Nintendo’s Lost IP, Part 2.2: Famicomplicated

Hello Kotaku! I’m Picking up where I left off last week, with more of Nintendo’s forgotten franchises from the eight-bit era. You can also find my look at lost Nintendo arcade titles here.

The more research I've done, the more surprised I am by how many characters, worlds, story-lines and settings have been essentially abandoned by Nintendo. Shigeru Miyamoto has said Nintendo generally comes up with a game-play design first, then chooses a suitable IP / franchise later; so if they ever need an old idea to present in a new way, they have a lot of options!

Wrecking Crew
Introduced: 1985, Wrecking Crew (Famicom / NES)
Latest entry: 1998, Wrecking Crew ‘98 (Super Famicom)
This old-school literal blockbuster recently got the Wii U Virtual Console treatment, so a whole new generation of players is discovering the finer points of building demolition. I guess you could say this is technically a Mario game since it stars the Bros., but no game like it has been produced since, save the Japan-only Super Famicom sequel Wrecking Crew ‘98, which apparently included a cinematic story mode along with improved visuals and much faster action. I think this franchise deserves a second chance!

Mach Rider
Introduced: 1985, Mach Rider (Famicom / NES)
Here’s a fun bit of trivia: this racer / shooter-on-wheels actually has its origins in a plastic toy released by Nintendo in 1972. Other than that, this is a pretty average motorcycle racing game which had a lot of limited potential, later realized in the superb RoadBlasters and, to a lesser degree, Road Rash. I imagine most Nintendo fans would much rather have a new F-Zero.

Urban Champion
Introduced: 1986, Urban Champion (Famicom / NES)
Latest entry: 2011, 3D Classics: Urban Champion (3DS)
It is debatable whether this is a truly dead franchise; decide for yourself whether the 3DS remake of Urban Champion counts as a new entry in the series. I only own the 3DS version because I got it for free through Club Nintendo. Otherwise, I can think of no reason to recommend or resurrect Nintendo’s first attempt at the fighting genre. Will Sakurai bring back the unnamed character with two moves — a light punch and a heavy punch — in 2014?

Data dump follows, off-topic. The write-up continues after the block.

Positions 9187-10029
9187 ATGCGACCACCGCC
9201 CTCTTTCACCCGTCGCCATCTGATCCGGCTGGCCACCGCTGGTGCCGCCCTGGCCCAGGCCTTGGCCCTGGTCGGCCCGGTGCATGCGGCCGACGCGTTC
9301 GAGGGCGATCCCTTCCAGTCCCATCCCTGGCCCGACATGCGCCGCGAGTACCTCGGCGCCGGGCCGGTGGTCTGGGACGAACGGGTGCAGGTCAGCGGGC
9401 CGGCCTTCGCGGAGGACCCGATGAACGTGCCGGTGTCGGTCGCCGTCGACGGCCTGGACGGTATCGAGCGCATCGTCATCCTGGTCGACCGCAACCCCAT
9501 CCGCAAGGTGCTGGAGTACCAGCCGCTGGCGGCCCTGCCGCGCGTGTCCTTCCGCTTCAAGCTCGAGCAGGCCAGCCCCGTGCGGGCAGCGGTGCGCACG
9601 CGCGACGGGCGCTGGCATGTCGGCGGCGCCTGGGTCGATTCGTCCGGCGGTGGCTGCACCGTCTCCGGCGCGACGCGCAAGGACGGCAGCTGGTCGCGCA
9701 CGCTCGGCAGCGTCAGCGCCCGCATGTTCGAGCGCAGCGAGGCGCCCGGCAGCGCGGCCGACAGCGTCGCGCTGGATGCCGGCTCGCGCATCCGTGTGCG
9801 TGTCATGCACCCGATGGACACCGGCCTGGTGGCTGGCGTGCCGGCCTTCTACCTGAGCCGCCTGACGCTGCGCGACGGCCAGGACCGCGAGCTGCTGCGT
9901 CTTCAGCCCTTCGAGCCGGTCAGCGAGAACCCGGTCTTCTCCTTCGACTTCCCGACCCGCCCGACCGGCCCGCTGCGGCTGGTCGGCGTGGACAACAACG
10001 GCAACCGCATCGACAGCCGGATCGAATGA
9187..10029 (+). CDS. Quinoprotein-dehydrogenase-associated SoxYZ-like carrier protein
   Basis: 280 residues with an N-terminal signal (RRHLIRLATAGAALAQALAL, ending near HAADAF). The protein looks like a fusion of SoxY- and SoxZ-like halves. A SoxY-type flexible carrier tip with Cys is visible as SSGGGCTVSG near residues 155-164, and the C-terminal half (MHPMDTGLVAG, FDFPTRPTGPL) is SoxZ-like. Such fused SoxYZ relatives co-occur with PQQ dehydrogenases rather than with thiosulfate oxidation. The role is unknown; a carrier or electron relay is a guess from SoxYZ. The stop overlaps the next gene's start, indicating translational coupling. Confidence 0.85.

Gumshoe
Introduced: 1986, Gumshoe (NES)
Never released in Japan, this Light Gun shooter mixes the target practice stylings of Wild Gunman / Hogan’s Alley with side-scrolling / platforming. Think of it as a very early escort mission, sort of Time Crisis meets The Last of Us. Ha! Just kidding.

Nazo no Murasame Jo
Introduced: 1986, Nazo no Murasame Jo (Famicom Disk System)
Translated as “The Mysterious Murasame Castle”, this game was the inspiration for the “Takamaru’s Ninja Castle” game in the Wii U pack-in title Nintendo Land. In that sense, the franchise is not truly dead, but it would be nice to see what Nintendo could do today with its very own Zelda-meets-ninjas franchise.

Famicom Tantei Club
Introduced: 1988, Famicom Tantei Club: Kieta Koukeisha (Famicom Disk System)
Latest entry: 1998, Famicom Tantei Club Part II: Ushiro ni Tatsu Shojo (Super Famicom)
If you asked me to guess how a text-based mystery / detective puzzle game would sell today, I would say “not very well”. (Check out this crazy TV ad for the first game!) But Professor Layton and Ace Attorney fall on the fringes of this sort of genre, I guess? At any rate, these oddball “Nintendo Detective Club” video novellas never made their way outside of Japan. Besides the perceived lack of cross-cultural appeal, I imagine text-heavy games of this sort would be arduous to translate and localize.

Mother
Introduced: 1989, Mother (Famicom)
Latest entry: 2006, Mother 3 (Game Boy Advance)
Entire volumes have been written on this series and the puzzling lack of interest on Nintendo’s part to bring its entirety outside of Japan. I've never played the middle game, known as EarthBound in America, though I plan on it when the Wii U Virtual Console version releases later this year. Perhaps then I will join the frothing-mouthed masses in demanding all three games get a Western release and sequel.

StarTropics
Introduced: 1990, StarTropics (NES)
Latest Entry: 1994, Zoda’s Revenge: StarTropics II (NES)
On the opposite end of the Nintendo RPG scale is this series, which was only given a Western release and never available in Japan. The first game was ambitious and unique with its requirement of using a piece of paper included with the Game Pak that needed to be “translated” in order to get past a certain portion of the main story. Nintendo came up with a clever work-around for this in the Wii Virtual Console release, though I won’t spoil it for those who haven’t played.

Time Twist
Introduced: 1991, Time Twist: Rekishi no Katasumi de... (Famicom Disk System)
There was apparently a market as late as the 1990s for text-based adventures on home consoles. Still, there might be some potential to be mined here for a future franchise...?

Joy Mech Fight
Introduced: 1993, Joy Mech Fight (Famicom)
Another “lost” Nintendo fighting game, largely unknown because of its release limited to Japan. The visuals are something of an eight-bit Ballz 3D or ersatz Vectorman, and actually pretty good for the era and technology. I could see one of these guys becoming playable in SSB, as the character Sukapon was a sticker in Super Smash Bros. Brawl.

Next week, we go 16-bit with a look at Nintendo’s forgotten “Super” franchises!